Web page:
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Epic is backing away from Google Cloud integrations, but the decision may have less to do with its customers and more to do with image.
Earlier this month, the EHR vendor began letting customers know that it would no longer be pursuing integrations with Google Cloud and would instead focus its efforts on AWS and Microsoft Azure, according to a report from CNBC. In a statement to SearchHealthIT.com, Epic said, "We are happy to work with Google Cloud when there is sufficient interest among our customers. In the future there may be sufficient interest and at that time we will be happy to move forward. Some of our customers work with Google now in different ways and we support them in these efforts."
But Forrester Research analyst Jeffrey Becker believes there could be more to it than that. Google has faced intense scrutiny recently for its partnership with Ascension Health, one of the largest health systems in the U.S., which has brought patient privacy concerns to the forefront.
In November, reports surfaced that Google was accessing patient data through a program called Project Nightingale. Privacy advocates expressed concern that the data was not properly de-identified and that Google employees had inappropriate access to data. Google has said it is adhering to regulations and that the Ascension partnership is not unique. The partnership is currently under investigation by the Office for Civil Rights (OCR).
The Google-Epic relationship is also becoming increasingly competitive, according to Becker. The tech giant is working on an EHR search tool he said would rival what Epic has on the market today.
"In general, Google presents the most direct competition to an organization like Epic," he said.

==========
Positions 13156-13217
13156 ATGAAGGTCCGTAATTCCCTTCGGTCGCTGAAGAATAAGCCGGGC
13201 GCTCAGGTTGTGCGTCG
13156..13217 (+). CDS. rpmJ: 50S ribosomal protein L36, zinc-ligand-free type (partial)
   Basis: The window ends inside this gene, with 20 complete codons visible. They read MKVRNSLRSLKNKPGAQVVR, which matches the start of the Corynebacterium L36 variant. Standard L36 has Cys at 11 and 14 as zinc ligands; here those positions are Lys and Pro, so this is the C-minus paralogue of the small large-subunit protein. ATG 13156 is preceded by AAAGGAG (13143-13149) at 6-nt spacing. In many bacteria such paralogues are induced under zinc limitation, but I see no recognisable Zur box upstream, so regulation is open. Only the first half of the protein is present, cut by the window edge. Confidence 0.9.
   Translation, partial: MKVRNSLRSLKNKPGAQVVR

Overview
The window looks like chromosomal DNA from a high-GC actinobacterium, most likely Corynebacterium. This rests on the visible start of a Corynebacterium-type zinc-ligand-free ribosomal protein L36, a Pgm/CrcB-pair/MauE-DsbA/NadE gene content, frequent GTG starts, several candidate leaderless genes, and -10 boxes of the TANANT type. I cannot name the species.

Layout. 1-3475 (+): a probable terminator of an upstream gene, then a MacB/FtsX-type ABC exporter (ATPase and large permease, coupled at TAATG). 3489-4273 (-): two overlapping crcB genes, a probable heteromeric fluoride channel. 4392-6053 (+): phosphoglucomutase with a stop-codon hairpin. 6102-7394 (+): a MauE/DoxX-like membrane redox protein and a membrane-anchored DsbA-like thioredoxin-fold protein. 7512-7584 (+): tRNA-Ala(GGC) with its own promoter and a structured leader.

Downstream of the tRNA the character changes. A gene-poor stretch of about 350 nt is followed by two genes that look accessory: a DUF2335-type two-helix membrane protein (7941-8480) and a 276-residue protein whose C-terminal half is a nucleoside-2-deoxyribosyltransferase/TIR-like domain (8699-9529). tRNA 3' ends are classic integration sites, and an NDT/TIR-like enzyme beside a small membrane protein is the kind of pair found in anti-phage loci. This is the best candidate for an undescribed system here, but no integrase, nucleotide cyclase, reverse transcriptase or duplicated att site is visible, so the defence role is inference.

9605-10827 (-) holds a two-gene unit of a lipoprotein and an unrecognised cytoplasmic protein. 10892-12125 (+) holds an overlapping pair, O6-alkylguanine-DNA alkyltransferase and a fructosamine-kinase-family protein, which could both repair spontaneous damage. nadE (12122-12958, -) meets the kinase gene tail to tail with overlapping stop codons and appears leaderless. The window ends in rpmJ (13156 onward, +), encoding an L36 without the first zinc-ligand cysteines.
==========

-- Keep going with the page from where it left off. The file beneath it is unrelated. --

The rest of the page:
Google is building its own medical records search tool, similar to the standard Google search bar, but for the EHR.
Google released a video in November demonstrating how the search tool, which is currently under development, would work. Physicians would be able to type in a patient's name and get a complete picture of the patient's medical history, which Becker said is a "direct erosion of the value proposition that Epic brings to its client base." Epic's Care Everywhere feature provides similar functionality: It enables healthcare workers to query its network for patient information as well as exchange patient information.
Epic's Care Everywhere feature is one of the main attractions to its EHR, Becker said. But interoperability initiatives that include requirements for the healthcare industry to standardize on an API are gaining ground, paving the way for companies like Google to start building more compelling -- and more competitive -- tools.
"[Epic] wouldn't come out and say it, they're saying lack of demand from their customers, but I think it's concern over what Google's ambitions are in healthcare," Becker said.
Becker believes growing competition is just one reason why Epic is maneuvering away from Google. He believes the EHR vendor is also paying attention to patient privacy concerns around how Google handles data.
Patient privacy concerns
Matthew Fisher, partner at Mirick O'Connell Attorneys at Law and chairman of the firm's health law group, said the issue with Google is public mistrust.
Fisher said tech giants like Google, AWS and Microsoft will have to deal with public perception and "somehow innate senses of which companies are going to be respectful of the individual data," and Google misses the mark.
"There's a concern about having Google be able to theoretically build its database through arrangements with healthcare organizations or other companies where you're not anticipating that your personal information is going to be shared," he said.
Forrester's Becker agrees that the problem Google faces is bigger than vendor relationships. He said it's "increasingly important" that OCR finds Google clear of fault in the Ascension partnership or it will set the tech giant back in its efforts "to push into hospital-side health IT markets," he said.